Embden Formation - a sand deposit in the upper Kennebec River valley that postdates (overlies) the Presumpscot Formation and has fluvial origins.
end members - the pure constituents of a mixture. For example, sand, silt, and clay are common end members of a sediment sample.
estuaries - coastal embayments where fresh and salt water mix to produce a low-salinity water body.
estuarine conditions - refers to saline and tidal conditions which occur due to tidal ebb and flow in a region where fresh and salt water mix. Salinities and tidal ranges are typically less than those in the adjacent salt water portion of the region, but more than those in the adjacent fresh water area.
eustasy - world-wide simultaneous change in sea level.
eustatic - pertaining to global change in sea level.
facies - characteristics of a sedimentary unit that differentiates it from another. Usually representing its mode of origin or environment of deposition.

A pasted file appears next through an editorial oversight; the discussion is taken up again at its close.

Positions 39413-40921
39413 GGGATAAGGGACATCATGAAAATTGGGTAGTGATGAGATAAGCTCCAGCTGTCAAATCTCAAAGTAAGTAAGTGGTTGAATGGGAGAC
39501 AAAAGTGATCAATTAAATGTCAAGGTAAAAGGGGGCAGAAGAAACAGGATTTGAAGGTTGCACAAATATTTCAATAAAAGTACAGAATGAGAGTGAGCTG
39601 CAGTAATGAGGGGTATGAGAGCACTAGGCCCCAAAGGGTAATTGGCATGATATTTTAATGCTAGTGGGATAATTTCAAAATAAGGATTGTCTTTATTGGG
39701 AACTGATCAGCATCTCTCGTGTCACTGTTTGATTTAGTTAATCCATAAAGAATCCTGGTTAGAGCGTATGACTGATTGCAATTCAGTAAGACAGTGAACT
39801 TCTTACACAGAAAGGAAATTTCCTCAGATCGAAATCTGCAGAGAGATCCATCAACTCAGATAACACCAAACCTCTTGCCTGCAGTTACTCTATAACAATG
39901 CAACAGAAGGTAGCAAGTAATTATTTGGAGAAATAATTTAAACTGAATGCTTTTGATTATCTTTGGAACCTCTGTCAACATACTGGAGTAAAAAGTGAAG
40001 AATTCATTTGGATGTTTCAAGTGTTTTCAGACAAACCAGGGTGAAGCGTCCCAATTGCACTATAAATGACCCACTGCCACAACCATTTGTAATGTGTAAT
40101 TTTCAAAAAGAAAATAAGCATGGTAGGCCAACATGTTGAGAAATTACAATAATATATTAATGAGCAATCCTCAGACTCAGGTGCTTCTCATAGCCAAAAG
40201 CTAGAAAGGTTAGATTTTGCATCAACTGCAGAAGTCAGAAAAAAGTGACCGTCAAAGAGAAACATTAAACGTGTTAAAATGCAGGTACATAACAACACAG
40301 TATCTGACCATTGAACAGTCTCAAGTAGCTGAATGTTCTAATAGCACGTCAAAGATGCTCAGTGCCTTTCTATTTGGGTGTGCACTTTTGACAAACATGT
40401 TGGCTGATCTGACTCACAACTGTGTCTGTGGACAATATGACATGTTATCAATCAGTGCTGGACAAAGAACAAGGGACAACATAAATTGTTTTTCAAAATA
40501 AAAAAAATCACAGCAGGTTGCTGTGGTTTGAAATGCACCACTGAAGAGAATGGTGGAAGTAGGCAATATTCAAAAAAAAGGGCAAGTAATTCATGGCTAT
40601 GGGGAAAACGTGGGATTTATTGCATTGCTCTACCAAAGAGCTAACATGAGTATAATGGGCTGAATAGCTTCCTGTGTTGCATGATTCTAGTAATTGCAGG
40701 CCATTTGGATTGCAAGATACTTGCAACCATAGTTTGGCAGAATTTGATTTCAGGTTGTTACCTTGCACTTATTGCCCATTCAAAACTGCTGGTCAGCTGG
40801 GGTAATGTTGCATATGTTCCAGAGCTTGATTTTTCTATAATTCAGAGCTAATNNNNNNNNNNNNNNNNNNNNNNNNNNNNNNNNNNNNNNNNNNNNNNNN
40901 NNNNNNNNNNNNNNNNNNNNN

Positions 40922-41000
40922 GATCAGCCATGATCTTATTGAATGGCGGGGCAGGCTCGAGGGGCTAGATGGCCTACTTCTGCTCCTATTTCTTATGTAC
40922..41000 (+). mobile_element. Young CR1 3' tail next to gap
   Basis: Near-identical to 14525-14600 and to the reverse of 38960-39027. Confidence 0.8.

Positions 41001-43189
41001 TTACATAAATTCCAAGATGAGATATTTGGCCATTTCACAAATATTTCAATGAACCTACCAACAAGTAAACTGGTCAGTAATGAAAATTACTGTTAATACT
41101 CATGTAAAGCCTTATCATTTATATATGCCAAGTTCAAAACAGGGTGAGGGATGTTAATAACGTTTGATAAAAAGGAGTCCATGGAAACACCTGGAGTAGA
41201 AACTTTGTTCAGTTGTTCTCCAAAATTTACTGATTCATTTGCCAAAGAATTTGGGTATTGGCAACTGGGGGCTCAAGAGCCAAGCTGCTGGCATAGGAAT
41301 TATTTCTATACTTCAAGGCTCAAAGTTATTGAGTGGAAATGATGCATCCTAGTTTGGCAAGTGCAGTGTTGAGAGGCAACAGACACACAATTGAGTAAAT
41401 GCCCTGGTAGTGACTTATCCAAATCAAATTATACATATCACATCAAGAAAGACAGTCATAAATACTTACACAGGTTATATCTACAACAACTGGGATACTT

fluvial - a descriptive term pertaining to rivers; riverine.
geographic information system (GIS) - a computer-based mapping system that allows maps to be created within, or digitized into a computer, plotted and analyzed. Once entered into a GIS maps, or layers of map-related information, can be linked to a spatial database and used to create new maps.
geomorphology - a branch of geology that studies the form of the earth, the general shape of its surface, and the origin and evolution of landforms.
geophysical tracklines - the points along a vessel's course where geophysical data, such as side-scan sonar images and seismic reflection profiles were collected.
glacial-marine - pertaining to sediment originating from a glacier and deposited in a marine setting.
glacial-marine deltas - sedimentary landforms composed of glacially-derived material transported by glacial meltwater and deposited in a body of salt water.
glaciation - changing the earth's surface by the erosion and deposition of rock and sediments by a glacier.
glacigenic - formed by glaciation.
gravel aprons - a deposit composed of gravel-sized material which surrounds or partially rings a landform.
gravel-lag deposit - an accumulation of gravel-sized material which remains after finer-grained material is removed by erosion or winnowing.
ground moraine - a low-relief landform composed of a heterogeneous mixture of material deposited on the earth's surface by a glacier.